15 January, 1916 9:02
Toul, Verdun Sector
Sergent Gaston A. Voscadeaux

It was a lucky hit. What are the odds when the Flak is so sporadic, so scattered? Nevertheless, it was a hit. Sergent Reille’s machine arched toward the ground on its side like a wounded beast keeling over. The anti-aircraft fire started as they were crossing the lines. Gaston was leading Reille on a bombing run to a troop camp near Mars-la-Tour aerodrome. He always regarded the black puffs of smoke as harmless. More to scare the adversary rather than to hurt. He was proven wrong this morning when he saw the young pilot dive trailing smoke. He still had a job to do. His hands were shaking and he insisted it was because of the engine vibrations. He scanned the sky around him again. Sergent Levy in A flight was trailing him at a higher altitude. Gaston concentrated. The troop camp was coming up ahead. The numerous tents were casting long shadows, making them much more visible. There were only a few small clouds nearby and none over the target. Voscadeaux’s bombs impacted in the middle of the encampment. He didn’t linger and could only imagine the mayhem below. Gaston was already heading back south when he saw Levy drop his bombs and turn back as well. These bombs also found the camp below. There was more Flak on the way and Gaston made sure he would not be an easy target. The weaving disturbed Adjutant Becquerel in the front seat. He gave Gaston the look, but the pilot decided to ignore him. Gaston didn’t want to end up like Reille. Voscadeaux and Levy both returned to base safely, but there was no sign of his wingman. The news came just before noon. The bodies of Reille and his gunner, de Neufville, were being brought back to the aerodrome.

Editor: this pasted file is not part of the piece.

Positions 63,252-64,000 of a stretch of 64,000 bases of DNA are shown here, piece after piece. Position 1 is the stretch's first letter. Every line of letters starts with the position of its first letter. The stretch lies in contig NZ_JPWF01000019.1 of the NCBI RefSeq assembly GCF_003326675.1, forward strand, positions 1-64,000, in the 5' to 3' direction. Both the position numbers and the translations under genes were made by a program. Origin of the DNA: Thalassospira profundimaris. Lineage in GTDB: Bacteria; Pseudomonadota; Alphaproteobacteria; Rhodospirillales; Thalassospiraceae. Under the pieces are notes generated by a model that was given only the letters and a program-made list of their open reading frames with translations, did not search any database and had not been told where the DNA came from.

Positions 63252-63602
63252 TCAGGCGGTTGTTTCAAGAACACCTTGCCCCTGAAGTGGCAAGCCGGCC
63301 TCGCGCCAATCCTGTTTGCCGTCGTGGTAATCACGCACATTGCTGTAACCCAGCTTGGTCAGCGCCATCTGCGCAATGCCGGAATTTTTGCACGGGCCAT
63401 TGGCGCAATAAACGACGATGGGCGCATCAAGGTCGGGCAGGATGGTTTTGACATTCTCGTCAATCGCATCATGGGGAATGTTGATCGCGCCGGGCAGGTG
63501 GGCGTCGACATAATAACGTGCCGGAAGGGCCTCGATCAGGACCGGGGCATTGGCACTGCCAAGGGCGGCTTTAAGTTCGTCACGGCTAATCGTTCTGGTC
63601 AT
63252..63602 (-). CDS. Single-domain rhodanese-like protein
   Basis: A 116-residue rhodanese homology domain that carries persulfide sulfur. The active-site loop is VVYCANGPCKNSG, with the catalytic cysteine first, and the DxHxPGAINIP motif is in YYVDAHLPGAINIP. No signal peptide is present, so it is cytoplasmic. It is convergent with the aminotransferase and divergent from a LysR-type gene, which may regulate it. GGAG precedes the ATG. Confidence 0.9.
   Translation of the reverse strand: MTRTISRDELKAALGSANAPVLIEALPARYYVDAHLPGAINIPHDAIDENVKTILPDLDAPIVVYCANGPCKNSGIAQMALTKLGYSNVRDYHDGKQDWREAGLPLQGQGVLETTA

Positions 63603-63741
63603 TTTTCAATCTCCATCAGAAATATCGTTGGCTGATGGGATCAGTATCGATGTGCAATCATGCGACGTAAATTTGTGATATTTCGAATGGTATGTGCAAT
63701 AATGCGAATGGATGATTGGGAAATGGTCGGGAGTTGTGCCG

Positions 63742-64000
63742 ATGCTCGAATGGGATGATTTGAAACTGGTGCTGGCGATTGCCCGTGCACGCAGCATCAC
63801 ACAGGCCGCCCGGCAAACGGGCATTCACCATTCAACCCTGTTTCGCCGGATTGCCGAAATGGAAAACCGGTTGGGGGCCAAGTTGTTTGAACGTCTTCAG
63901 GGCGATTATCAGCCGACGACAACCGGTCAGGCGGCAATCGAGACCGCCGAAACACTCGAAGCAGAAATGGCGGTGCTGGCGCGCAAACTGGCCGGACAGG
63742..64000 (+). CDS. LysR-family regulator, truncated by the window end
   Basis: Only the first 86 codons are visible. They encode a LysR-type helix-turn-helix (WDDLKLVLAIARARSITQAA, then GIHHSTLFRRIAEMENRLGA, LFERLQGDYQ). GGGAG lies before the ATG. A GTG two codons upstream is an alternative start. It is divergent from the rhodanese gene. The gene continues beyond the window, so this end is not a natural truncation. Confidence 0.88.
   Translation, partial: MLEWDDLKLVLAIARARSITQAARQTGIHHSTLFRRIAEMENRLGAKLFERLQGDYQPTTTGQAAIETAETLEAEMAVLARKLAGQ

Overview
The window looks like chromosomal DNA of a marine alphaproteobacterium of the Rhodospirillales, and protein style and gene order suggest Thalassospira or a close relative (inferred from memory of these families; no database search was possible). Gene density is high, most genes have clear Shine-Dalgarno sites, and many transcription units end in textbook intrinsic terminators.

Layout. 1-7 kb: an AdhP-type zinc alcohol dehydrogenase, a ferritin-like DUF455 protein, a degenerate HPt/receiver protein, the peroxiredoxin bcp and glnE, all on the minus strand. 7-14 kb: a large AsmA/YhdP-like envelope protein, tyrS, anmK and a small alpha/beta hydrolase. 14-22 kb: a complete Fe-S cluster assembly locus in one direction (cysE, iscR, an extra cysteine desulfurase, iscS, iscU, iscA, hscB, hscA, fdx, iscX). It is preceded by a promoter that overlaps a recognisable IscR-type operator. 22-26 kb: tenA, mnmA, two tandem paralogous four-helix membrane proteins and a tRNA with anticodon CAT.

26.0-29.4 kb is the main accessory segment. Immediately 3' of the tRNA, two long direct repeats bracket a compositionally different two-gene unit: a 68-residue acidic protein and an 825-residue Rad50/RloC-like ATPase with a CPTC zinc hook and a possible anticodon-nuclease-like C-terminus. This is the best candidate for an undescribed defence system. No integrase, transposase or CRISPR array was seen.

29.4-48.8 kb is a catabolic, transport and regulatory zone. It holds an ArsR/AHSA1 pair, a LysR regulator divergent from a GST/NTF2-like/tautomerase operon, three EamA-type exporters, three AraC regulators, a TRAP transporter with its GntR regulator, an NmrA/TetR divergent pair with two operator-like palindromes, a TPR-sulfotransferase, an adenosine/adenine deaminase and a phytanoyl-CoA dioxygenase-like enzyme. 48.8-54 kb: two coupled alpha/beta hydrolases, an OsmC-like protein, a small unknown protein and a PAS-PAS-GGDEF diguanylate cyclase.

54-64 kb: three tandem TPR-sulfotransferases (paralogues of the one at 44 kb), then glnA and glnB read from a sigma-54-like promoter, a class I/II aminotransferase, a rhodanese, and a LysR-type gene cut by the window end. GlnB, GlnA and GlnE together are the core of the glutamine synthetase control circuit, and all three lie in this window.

"Take the cylinder out of my kidneys,
The connecting rod out of my brain, my brain,
From out of my arse take the camshaft,
And assemble the engine again."